Hedges: How to care for newly planted cedar hedges?

Discussion in 'Gymnosperms (incl. Conifers)' started by icu222much, Apr 29, 2021.

  1. icu222much

    icu222much New Member

    Messages:
    21
    Likes Received:
    0
    Location:
    Vancouver
    I recently got a lot of cedar hedges planted along the edge of my property. I am wondering how much water, how frequent, and how many months I should be watering these hedges. In addition, is there anything else I should do to ensure these hedges grow up healthy.

    I've been doing research online and am getting different watering instructions. My guess is because the instructions are for certain climates and different ages of cedar hedges.

    The cedar hedges are about 3 years old (4 ft tall). I live in Vancouver, BC, which has a plant zone of 8a. The hedges span about 160 feet along the edge of my property. The guys who planted my hedges dug a hole, placed the tree in it, and surrounded the base with more soil.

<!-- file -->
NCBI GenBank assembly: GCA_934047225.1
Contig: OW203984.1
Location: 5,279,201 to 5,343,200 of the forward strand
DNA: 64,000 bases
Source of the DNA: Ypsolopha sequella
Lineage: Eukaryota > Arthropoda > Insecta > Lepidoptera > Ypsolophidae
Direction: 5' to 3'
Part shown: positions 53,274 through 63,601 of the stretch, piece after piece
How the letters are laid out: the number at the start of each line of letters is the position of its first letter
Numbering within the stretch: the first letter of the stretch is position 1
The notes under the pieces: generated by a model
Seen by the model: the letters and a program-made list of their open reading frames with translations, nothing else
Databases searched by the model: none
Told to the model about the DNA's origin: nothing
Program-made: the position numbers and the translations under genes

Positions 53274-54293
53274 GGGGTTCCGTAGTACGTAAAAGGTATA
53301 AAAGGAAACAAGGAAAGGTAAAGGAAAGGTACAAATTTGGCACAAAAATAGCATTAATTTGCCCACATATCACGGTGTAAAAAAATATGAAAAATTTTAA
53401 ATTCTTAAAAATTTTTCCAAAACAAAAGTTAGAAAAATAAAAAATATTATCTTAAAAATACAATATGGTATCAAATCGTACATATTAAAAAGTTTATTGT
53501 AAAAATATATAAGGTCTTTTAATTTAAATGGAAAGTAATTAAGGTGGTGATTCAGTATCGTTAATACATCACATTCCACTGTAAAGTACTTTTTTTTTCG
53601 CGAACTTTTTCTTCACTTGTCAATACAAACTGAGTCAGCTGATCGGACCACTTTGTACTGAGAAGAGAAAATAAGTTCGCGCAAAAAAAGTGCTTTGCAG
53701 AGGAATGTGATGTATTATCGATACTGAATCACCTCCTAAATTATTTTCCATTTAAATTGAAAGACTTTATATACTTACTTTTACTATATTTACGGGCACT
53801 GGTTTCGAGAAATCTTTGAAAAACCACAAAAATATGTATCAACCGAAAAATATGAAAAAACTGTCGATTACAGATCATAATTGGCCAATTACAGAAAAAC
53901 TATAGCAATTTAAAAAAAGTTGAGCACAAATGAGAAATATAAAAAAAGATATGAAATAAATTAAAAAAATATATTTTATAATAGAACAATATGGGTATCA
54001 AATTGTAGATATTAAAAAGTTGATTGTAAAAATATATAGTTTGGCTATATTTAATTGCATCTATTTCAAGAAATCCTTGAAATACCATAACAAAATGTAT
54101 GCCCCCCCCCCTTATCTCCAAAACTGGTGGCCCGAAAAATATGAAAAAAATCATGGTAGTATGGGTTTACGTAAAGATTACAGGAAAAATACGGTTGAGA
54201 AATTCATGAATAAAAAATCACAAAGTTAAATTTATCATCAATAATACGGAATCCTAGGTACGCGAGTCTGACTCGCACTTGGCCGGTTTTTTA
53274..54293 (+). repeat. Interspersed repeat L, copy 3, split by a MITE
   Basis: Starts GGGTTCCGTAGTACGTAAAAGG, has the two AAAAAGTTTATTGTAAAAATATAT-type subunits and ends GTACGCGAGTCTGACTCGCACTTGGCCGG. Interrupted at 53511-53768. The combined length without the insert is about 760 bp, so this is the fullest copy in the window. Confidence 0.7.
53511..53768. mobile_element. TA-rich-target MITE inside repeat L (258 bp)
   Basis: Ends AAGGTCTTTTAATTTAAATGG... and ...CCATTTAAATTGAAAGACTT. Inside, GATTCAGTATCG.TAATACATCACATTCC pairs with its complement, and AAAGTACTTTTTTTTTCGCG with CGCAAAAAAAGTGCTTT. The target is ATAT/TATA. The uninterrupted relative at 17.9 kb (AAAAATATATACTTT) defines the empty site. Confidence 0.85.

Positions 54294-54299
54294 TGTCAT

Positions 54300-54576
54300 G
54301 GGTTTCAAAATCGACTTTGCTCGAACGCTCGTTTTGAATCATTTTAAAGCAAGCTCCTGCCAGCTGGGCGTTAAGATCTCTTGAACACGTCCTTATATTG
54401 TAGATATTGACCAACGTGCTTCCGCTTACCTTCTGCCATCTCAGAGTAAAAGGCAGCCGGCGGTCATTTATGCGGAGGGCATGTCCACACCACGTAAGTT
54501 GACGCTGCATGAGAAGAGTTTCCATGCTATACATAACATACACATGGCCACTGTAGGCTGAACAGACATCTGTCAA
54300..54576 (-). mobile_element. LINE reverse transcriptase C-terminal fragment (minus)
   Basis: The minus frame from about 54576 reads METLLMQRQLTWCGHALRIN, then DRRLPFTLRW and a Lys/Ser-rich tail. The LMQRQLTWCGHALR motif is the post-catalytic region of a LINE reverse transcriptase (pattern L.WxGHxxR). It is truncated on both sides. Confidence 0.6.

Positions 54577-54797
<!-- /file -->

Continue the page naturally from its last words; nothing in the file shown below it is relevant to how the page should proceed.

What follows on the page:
In addition, I am wondering if I can connect several soaker hoses together to water the hedges? Is it necessary to have a closed circuit loop at 160 feet?
     
  2. Margot

    Margot Generous Contributor 10 Years

    Messages:
    2,137
    Likes Received:
    1,057
    Location:
    Nanoose Bay, BC Canada
    The word, Cedar, is a bit vague when describing hedging trees because different types of similar trees grown for that use have different watering needs. Could you tell us their proper botanical name - or even their common name? One type used very often is Thuja occidentalis ‘Smaragd’ (Emerald Green Cedar). Another popular choice is x Cupressocyparis leylandii (Leland Cypress) which looks like Thuja but grows more quickly. There are others. In order to give good advice, it is important to know what kind of trees you have planted.